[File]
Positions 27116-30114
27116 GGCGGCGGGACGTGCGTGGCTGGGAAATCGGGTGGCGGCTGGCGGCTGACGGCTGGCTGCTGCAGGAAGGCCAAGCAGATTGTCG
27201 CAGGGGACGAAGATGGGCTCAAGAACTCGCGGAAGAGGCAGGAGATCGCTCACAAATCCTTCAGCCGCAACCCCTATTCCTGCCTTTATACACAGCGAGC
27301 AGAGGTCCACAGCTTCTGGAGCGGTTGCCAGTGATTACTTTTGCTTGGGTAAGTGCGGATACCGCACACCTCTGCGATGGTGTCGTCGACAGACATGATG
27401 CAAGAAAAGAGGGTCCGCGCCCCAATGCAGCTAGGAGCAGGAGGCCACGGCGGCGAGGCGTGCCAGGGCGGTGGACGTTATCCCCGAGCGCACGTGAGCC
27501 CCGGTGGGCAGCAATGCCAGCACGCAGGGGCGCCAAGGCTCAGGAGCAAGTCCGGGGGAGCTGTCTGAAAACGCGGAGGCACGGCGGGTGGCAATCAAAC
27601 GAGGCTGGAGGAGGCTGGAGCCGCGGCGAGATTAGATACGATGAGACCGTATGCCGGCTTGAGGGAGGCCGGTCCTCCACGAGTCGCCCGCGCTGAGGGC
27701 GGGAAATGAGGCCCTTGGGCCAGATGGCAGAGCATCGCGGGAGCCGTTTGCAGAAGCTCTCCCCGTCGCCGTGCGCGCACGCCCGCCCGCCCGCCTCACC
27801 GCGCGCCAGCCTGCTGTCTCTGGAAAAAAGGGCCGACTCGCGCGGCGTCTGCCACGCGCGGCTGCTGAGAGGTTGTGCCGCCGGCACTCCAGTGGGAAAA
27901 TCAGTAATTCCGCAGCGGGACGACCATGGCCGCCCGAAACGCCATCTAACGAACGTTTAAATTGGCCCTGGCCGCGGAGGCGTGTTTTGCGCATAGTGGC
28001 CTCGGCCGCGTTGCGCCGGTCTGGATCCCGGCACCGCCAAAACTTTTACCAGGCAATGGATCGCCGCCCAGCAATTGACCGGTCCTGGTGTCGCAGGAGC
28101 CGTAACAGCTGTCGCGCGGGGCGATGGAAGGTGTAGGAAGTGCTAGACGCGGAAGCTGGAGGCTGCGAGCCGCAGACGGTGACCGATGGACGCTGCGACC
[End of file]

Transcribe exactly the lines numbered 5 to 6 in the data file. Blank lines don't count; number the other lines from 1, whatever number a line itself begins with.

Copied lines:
27401 CAAGAAAAGAGGGTCCGCGCCCCAATGCAGCTAGGAGCAGGAGGCCACGGCGGCGAGGCGTGCCAGGGCGGTGGACGTTATCCCCGAGCGCACGTGAGCC
27501 CCGGTGGGCAGCAATGCCAGCACGCAGGGGCGCCAAGGCTCAGGAGCAAGTCCGGGGGAGCTGTCTGAAAACGCGGAGGCACGGCGGGTGGCAATCAAAC